THE NATIVITY ICON
Our tradition of iconography gives us a window into the miracle of Christmas in a way that extends beyond words. In contrast to the sentimental depictions of a cherubic baby sleeping in a manger seen in Western art, images in the Nativity icon appear austere, dark. However, when we recognize the symbolism in this icon, it offers an inexhaustible meditation on our humanity and the mystery of life, death, suffering, and joy.
Central to the scene is Christ, newborn, yet his swaddling clothes are like the wrapping of a corpse; he lies in a coffin; his face is adult. The heavenly star points to Him—our God—born as a person, dying as a person. We see time as eternal: past, present, future, focused on the incarnation of God in Jesus. As if in a concentric circle, radiating from the center, the Godbearer, Bohorodytsia, lies near her son, turned away, exhausted, embodying the pain intrinsic in giving, living, and ending life here on earth. The mother and son are encircled by the natural world: earth, stone, mountains, trees. Within this universe are angels, shepherds, wise men; on the lower left is Joseph being tempted to disbelieve his wife’s innocence; on the right are midwives, bathing the infant. Note these women, tending to the basic human process of birthing; but they pour water into what might seem to be a baptismal font, or even a chalice. . . Who are these women? Ordinary working women? Neighbours? Do they represent ordinary folks like you or me? Might that mean that you or I have something to do with God bearing? Or baptizing? Or . . . ? Just one small corner of this icon leads us into contemplation of our role in bringing the presence of God to the world. What else does the icon reveal? The nativity icon invites us always into deeper, broader, richer knowledge of Christ in me, in you, in others, and in us.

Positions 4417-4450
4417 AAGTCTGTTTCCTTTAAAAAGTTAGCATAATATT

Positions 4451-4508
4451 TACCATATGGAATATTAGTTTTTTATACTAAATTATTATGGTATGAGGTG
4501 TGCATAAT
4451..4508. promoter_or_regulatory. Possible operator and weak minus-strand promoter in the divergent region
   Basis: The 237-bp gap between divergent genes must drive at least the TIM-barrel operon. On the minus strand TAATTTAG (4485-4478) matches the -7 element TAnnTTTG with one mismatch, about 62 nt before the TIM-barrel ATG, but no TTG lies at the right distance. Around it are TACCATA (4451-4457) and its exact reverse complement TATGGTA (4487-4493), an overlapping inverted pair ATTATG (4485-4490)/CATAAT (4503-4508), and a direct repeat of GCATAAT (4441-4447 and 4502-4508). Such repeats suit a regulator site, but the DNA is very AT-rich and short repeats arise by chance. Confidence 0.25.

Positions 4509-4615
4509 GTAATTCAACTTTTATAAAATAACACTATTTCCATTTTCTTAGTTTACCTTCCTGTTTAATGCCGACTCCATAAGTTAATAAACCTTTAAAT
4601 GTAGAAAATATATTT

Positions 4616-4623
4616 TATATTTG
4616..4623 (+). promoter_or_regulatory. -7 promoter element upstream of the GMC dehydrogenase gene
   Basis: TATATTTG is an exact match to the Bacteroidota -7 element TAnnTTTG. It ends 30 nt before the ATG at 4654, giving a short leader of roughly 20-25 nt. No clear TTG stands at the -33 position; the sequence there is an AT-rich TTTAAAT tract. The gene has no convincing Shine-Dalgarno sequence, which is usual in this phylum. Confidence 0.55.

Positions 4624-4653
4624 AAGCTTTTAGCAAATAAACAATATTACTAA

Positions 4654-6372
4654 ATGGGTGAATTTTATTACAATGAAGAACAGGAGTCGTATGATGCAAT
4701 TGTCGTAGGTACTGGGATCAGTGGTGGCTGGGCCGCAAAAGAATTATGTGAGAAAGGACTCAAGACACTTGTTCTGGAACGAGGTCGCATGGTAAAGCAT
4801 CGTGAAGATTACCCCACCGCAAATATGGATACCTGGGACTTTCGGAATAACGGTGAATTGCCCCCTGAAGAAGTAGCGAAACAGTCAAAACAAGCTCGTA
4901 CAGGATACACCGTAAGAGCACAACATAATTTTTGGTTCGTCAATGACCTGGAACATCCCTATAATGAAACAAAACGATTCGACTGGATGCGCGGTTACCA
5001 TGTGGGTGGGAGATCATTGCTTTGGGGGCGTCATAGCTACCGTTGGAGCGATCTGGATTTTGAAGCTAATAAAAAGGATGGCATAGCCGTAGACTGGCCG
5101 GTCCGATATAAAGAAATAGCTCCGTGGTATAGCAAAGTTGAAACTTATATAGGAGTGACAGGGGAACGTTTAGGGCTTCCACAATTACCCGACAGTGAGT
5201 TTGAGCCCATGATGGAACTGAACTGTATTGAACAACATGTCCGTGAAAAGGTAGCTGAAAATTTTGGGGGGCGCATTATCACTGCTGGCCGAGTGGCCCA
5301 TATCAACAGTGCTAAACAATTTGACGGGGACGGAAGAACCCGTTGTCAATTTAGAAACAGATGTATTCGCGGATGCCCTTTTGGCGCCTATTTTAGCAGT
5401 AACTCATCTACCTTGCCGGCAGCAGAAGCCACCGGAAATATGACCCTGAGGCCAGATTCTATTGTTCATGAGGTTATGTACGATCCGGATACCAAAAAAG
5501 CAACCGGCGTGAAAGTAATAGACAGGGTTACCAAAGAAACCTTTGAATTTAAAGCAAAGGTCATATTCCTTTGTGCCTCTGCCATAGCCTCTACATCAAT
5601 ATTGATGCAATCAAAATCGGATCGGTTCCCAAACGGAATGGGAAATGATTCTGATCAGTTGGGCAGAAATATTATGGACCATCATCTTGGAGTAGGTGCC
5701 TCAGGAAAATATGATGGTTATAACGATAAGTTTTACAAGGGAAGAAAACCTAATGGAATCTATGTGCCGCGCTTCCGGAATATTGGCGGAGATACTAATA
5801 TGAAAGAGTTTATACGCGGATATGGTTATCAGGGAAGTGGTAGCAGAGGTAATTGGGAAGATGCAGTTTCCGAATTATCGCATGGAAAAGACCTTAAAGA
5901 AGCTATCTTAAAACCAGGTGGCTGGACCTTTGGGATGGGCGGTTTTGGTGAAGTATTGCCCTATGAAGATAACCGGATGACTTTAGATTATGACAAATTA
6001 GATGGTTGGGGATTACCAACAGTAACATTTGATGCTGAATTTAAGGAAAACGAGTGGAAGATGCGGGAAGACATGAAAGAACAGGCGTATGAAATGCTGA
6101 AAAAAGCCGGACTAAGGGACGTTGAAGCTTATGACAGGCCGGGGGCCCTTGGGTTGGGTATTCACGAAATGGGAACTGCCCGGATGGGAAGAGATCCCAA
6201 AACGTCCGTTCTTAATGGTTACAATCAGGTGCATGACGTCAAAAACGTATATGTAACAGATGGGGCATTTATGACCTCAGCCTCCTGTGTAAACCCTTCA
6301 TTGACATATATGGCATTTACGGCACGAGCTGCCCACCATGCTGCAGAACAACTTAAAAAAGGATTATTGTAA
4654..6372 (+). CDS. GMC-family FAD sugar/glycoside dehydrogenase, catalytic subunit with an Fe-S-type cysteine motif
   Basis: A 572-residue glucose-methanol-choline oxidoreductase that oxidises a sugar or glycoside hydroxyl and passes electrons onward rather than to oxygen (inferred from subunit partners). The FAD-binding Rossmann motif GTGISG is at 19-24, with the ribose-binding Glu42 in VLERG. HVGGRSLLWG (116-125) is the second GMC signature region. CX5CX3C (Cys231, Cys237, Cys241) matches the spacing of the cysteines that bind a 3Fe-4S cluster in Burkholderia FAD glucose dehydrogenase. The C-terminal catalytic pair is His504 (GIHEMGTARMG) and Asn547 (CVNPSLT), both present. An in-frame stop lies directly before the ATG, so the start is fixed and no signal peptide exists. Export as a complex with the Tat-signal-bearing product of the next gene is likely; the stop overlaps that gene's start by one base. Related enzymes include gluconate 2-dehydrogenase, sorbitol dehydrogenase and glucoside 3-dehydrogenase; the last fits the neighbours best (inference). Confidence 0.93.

CHRIST IS BORN!